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Ice swimming: Russia’s bracing celebration of Epiphany

ICE SWIMMING
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Orthodox Christians take the plunge in below-freezing temperatures and icy water.

For Orthodox Christians the feast of the Epiphany (or Theophany), which takes place on January 19 and commemorates Christ’s baptism in the River Jordan, is celebrated with a blessing of the waters. On this holy day, at midnight on the eve of the feast, thousands of Russian Orthodox brave below-freezing temperatures and plunge (if only briefly) into ice-cold lakes and rivers in a ritual of purification that lasts throughout the night.

Literally not for the faint of heart (those with cardiac conditions should take a pass), in addition to the graces the blessed waters may bring, ice swimming is said to boost the immune system, prevent premature aging, and help with digestion, sleep and metabolism, according to a report in Pravda. A word of warning to those who may be tempted: any dive lasting longer than 10-15 seconds is considered life-threatening.

As Russians prepare to take an icy dip, here’s a look at that will make you shiver:

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On the eve of Russian Orthodox Epiphany, January 19 (as the Russian Orthodox Church follows the historic Julian Calendar) hundreds of thousands of Russians prepare for what they do on Epiphany every year, namely to gather – like here in Yekaterinburg – and take a dip in the icy priest-blessed waters. This is believed to cleanse the soul of sins and protect the faithful from evil. According to Orthodox Christian tradition, this January feast day celebrates the baptism of Jesus in the River Jordan. In many places, the first faithful arrive before sunrise and the ceremony continues throughout the day and into the night. You can find more photographs from Russian Epiphany events on my website: http://www.gerdludwig.com/?p=2114 @thephotosociety @natgeo @natgeocreative @theimagereview #RussianEpiphany #RussianOrthodox #celebration #religion #tradition #iceswimming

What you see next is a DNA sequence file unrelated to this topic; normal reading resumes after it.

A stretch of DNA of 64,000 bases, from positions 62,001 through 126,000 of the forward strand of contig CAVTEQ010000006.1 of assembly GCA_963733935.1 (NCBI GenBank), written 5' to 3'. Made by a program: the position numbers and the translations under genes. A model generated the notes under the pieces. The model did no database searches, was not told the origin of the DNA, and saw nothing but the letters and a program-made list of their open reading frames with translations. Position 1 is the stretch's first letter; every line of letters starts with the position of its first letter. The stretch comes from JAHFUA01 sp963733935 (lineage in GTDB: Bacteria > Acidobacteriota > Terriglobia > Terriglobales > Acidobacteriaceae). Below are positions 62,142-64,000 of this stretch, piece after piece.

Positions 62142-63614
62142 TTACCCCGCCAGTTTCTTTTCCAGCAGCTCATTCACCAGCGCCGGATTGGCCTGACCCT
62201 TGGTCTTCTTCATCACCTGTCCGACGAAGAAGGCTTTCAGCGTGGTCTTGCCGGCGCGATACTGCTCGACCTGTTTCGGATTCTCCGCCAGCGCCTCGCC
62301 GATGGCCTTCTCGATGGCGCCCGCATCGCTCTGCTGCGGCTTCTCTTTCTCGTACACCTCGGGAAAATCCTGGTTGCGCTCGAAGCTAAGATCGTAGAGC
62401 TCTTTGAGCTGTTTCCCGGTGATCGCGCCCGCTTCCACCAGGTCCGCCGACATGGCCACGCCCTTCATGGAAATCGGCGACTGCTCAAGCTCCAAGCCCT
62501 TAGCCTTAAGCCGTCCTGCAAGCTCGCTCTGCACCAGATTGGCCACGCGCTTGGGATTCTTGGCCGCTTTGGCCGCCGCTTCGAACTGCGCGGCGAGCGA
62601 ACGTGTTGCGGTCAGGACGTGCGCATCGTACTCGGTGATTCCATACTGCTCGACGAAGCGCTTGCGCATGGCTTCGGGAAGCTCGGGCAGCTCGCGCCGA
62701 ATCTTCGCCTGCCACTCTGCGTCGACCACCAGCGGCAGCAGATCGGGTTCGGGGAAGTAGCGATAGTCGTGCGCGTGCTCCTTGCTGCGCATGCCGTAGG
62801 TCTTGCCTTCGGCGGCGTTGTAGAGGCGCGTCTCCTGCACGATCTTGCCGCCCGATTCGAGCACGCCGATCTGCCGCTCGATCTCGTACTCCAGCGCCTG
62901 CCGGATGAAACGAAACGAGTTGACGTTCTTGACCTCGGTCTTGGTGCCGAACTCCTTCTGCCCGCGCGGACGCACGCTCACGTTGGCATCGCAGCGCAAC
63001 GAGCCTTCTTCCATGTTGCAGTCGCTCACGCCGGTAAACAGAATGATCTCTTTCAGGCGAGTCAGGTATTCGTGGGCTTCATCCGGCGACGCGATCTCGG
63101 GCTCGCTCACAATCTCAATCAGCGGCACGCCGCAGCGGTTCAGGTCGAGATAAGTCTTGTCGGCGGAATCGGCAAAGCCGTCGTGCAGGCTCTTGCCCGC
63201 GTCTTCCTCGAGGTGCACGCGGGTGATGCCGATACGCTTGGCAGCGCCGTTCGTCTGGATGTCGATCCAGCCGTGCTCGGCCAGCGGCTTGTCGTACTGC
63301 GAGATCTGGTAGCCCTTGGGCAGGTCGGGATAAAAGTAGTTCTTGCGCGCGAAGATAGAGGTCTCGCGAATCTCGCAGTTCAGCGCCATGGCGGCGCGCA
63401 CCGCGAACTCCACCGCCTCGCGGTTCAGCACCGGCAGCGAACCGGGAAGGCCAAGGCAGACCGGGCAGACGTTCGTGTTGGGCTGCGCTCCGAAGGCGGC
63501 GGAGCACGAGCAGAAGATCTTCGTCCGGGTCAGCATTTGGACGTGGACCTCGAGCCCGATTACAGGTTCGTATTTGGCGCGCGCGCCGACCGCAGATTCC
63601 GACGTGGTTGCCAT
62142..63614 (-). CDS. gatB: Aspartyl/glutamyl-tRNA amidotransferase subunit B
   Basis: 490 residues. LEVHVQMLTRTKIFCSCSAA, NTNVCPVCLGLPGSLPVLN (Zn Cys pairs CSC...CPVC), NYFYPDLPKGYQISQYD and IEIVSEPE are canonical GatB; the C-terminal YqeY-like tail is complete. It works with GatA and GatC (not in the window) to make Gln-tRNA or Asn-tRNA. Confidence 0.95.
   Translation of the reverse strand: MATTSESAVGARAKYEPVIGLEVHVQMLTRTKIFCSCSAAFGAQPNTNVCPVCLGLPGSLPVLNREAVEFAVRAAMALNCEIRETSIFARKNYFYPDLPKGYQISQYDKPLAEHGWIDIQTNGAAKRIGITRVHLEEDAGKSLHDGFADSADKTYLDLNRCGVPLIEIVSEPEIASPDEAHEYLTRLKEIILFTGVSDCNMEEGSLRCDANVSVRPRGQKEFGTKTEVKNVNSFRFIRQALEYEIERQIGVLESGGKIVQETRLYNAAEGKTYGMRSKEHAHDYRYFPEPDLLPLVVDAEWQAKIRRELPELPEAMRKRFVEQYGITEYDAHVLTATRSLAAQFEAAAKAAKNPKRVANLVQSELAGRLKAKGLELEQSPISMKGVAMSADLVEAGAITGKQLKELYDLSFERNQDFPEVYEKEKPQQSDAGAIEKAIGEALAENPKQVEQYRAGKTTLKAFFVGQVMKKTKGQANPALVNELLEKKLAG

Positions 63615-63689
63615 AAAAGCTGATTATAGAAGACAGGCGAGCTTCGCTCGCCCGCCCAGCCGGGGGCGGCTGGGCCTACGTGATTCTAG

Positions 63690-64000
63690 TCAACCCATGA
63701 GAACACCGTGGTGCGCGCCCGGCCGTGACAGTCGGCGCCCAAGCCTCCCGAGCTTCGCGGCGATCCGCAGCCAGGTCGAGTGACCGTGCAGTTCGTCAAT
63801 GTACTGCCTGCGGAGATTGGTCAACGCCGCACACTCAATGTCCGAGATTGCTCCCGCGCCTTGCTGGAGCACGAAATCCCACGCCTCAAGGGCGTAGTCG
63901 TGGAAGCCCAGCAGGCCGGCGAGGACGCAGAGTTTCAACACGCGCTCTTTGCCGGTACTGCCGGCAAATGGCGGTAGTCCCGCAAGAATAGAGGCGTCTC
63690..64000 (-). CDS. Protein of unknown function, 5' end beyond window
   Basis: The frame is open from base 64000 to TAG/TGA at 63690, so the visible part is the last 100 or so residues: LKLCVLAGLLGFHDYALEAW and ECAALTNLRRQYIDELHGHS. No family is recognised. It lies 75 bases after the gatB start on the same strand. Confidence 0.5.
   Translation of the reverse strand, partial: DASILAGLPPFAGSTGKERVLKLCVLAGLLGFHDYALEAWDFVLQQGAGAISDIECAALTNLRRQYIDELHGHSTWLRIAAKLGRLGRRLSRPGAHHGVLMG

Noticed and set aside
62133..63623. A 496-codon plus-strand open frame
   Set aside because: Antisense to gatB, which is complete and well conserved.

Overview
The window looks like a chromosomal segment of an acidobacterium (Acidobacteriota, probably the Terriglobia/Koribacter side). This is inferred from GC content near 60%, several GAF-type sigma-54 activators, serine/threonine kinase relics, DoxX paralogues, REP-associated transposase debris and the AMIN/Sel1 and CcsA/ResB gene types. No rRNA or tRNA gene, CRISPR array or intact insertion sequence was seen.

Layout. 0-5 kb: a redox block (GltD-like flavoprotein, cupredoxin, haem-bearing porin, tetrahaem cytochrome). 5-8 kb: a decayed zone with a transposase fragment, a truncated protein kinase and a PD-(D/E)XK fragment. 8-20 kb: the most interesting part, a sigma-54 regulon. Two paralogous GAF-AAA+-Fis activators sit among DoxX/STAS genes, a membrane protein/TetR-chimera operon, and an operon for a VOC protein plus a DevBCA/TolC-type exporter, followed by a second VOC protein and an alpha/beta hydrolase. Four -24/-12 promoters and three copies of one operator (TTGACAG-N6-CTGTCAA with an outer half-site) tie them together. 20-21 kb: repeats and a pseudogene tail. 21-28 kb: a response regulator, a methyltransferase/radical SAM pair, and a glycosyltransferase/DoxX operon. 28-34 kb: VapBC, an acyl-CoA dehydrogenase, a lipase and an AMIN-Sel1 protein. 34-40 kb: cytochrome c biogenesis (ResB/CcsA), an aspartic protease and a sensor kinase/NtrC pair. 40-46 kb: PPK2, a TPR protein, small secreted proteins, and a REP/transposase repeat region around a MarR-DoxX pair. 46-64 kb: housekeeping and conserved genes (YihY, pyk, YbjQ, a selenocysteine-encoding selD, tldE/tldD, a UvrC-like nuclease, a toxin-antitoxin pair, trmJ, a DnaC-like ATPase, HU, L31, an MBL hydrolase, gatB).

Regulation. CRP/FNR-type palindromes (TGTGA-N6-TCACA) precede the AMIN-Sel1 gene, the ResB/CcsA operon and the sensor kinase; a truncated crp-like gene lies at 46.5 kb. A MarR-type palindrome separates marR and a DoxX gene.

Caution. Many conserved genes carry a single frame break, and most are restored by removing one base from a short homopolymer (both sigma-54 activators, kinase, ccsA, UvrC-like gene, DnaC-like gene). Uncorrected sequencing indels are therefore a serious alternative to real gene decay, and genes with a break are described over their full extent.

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Photo by @GerdLudwig. On the eve of Russian Orthodox Epiphany, January 19th (as the Russian Orthodox Church follows the Julian Calendar) hundreds of thousands of Russians prepare to do what they do on Epiphany every year. They gather – like here in Moscow – to take a dip in the icy priest-blessed waters. This is believed to cleanse the soul of sins and protect the faithful from evil. According to Orthodox Christian tradition, this January feast day celebrates the baptism of Jesus in the River Jordan. In many places, the first faithful arrive before sunrise and the ceremony continues throughout the day and well into the night. You can find more photographs from Russian Epiphany events at @gerdludwig and on my website: http://www.gerdludwig.com/?p=2114 @thephotosociety @natgeocreative @theimagereview #RussianEpiphany #RussianOrthodox #celebration #religion #tradition #iceswimming

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